Solid Waste Management

Development In Waste Management

In the second half of the 19th century, a technological strategy for the management of solid waste began to emerge and gain traction. The United States was the first country in the world to utilize watertight garbage cans, and at the same time, more robust trucks were utilized for the collection and transportation of waste. The construction of the first rubbish incinerator in England during 1874 signified a major growth in the methods of treating solid waste and disposing of it.

This was an important step forward. At the turn of the 20th century, only about one-fifteenth of the main cities in the United States were incinerating their solid waste. Even back then, the vast majority of the country’s largest cities relied on archaic disposal practices including such open dumping on land &  in water to get rid of their waste.

During the first half of the 20th century, technological advancements proceeded, including the creation of garbage grinder, compaction vehicles, and pneumatic collection systems. By the middle of the century, however, it had become clear that burning solid waste in an incorrect manner and dumping waste in open pits were contributing to pollution concerns and putting the public’s health at risk.

As a direct consequence of this, sanitary landfills came into being as an alternative to the common practice of open-air dumping and as a means of decreasing reliance on the burning of waste. 

In many countries, trash was separated into two categories: hazardous & non hazardous, and distinct policies regarding its disposal were devised. The construction and operation of landfills were carried out so as to reduce the potential adverse effects on both public health & the natural environment.

In order to live up to increasingly strict requirements for air quality, manufacturers of new garbage incinerators built them with elaborate air pollution control equipment and designed them to recover thermal energy from the garbage they burned.

Instead of focusing on burning waste or dumping it on land, modern waste management plants in most industrialized nations are shifting their focus to the more environmentally friendly practices of recycling & waste reduction at the source.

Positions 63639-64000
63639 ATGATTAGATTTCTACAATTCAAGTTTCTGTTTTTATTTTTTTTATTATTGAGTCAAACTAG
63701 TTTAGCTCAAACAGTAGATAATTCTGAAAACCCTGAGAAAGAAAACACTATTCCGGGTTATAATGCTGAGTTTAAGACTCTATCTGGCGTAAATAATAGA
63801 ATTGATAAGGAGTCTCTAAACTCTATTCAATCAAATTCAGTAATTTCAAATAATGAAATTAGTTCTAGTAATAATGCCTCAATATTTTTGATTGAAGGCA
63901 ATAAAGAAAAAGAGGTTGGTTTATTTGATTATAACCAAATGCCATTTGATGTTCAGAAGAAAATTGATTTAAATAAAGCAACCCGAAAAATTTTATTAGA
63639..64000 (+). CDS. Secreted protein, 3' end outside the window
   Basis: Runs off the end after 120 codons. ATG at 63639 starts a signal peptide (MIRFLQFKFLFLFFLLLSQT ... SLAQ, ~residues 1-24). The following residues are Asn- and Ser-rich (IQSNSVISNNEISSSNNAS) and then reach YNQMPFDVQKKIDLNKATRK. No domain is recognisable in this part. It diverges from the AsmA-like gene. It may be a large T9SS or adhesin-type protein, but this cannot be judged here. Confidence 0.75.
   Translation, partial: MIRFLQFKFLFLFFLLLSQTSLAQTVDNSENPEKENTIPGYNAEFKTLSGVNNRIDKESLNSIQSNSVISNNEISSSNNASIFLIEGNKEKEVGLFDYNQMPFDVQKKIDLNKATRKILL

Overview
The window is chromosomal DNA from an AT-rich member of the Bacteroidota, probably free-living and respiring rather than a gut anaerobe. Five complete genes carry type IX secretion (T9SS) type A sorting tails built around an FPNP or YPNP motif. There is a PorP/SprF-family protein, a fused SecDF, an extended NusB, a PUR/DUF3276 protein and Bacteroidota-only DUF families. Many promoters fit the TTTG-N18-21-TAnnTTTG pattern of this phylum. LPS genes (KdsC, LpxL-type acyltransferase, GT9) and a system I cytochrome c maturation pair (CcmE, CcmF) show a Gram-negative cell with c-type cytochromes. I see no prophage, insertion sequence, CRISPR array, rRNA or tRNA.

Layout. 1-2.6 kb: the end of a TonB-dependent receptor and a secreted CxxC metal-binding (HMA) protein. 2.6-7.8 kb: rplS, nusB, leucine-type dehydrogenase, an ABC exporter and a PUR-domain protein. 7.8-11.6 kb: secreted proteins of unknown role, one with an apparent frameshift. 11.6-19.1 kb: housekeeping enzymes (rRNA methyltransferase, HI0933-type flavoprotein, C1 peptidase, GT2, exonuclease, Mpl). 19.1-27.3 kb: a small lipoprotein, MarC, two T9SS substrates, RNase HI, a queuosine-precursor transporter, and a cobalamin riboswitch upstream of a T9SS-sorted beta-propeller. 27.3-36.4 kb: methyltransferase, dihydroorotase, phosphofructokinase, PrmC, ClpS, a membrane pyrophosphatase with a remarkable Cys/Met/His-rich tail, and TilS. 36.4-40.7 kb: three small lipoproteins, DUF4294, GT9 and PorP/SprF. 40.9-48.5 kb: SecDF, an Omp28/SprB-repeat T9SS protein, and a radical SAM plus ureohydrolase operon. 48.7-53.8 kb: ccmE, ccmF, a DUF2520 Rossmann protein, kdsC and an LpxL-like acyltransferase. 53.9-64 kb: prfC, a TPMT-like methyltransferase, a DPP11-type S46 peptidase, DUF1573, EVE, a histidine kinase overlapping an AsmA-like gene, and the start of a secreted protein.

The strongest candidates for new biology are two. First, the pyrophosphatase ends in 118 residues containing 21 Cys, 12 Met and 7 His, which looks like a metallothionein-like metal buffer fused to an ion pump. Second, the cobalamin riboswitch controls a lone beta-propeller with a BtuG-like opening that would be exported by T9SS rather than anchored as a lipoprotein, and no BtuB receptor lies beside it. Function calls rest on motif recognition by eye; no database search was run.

Composition As Well As Attributes

Activities in residential, commercial, institutional, & industrial settings can all contribute to the generation of solid waste. The management of hazardous wastes is covered in further detail in the article of the same name. Hazardous wastes are defined as those that provide an immediate risk of harm to humans or ecosystems to which they are exposed.

Refuse and municipal solid waste refers to all degradable solid waste generated by a community that needs to be collected and transported to a processing and disposal site (MSW). Garbage and waste are both included in the category of refuse. The majority of items that make up garbage are food scraps that have decomposed, while the majority of items that make up rubbish are dry materials including such glass, paper, cloth, and wood.

The difference between garbage and rubbish is that garbage is highly putrescible and degradable, whereas rubbish is not. Rubbish is another word for trash, and it can contain anything as cumbersome as old freezers, couches, or enormous tree stumps. The collection and management of trash demands specific attention.

Even though it was not considered to be part of  municipal solid waste stream, waste from construction and demolition, also known as C&D waste or debris, makes up a major portion of total solid waste amounts (about 20 percent in the U.s).

On the other hand, due to the fact that construction and demolition waste is inert and does not present any danger, it is often disposed of in local sanitary landfills.

E-waste, also known as electronic waste, is a subcategory of solid waste that has been shown to be one of the most rapidly expanding components in many developed countries. E-waste refers to discarded electronic devices such as computer equipment, televisions, cell phones, & a wide variety of other digital equipment. The level of concern around this kind of waste is growing.

Lead, mercury, & cadmium are some of the materials that are of concern that can be found in electronic equipment; hence, it may be necessary for government laws to regulate the recycling and disposal of these materials.

The qualities of solid waste can vary greatly from community to community and from country to country. The weight of garbage collected in the United States is often lower than that of garbage collected in Europe or Japan.

Paper and paperboard products account for close to 40 % of the total weight of municipal solid waste in the United States, whereas food waste accounts for less than 10 %  of the total. The remainder is composed of a variety of materials, including scraps from the yard, wood, glass, metal, plastics, leather, and various types of fabric. 

The weight of this form of municipal solid waste is roughly 120 kilograms per cubic meter when it is in a loose & uncompact state (200 pound per cubic yard). These numbers shift depending on where in the world you are, the state of the economy, the time of year, and a whole host of other variables. Before any waste treatment  disposal facility can be established or constructed, the characteristics of the waste produced by each community need to be thoroughly researched.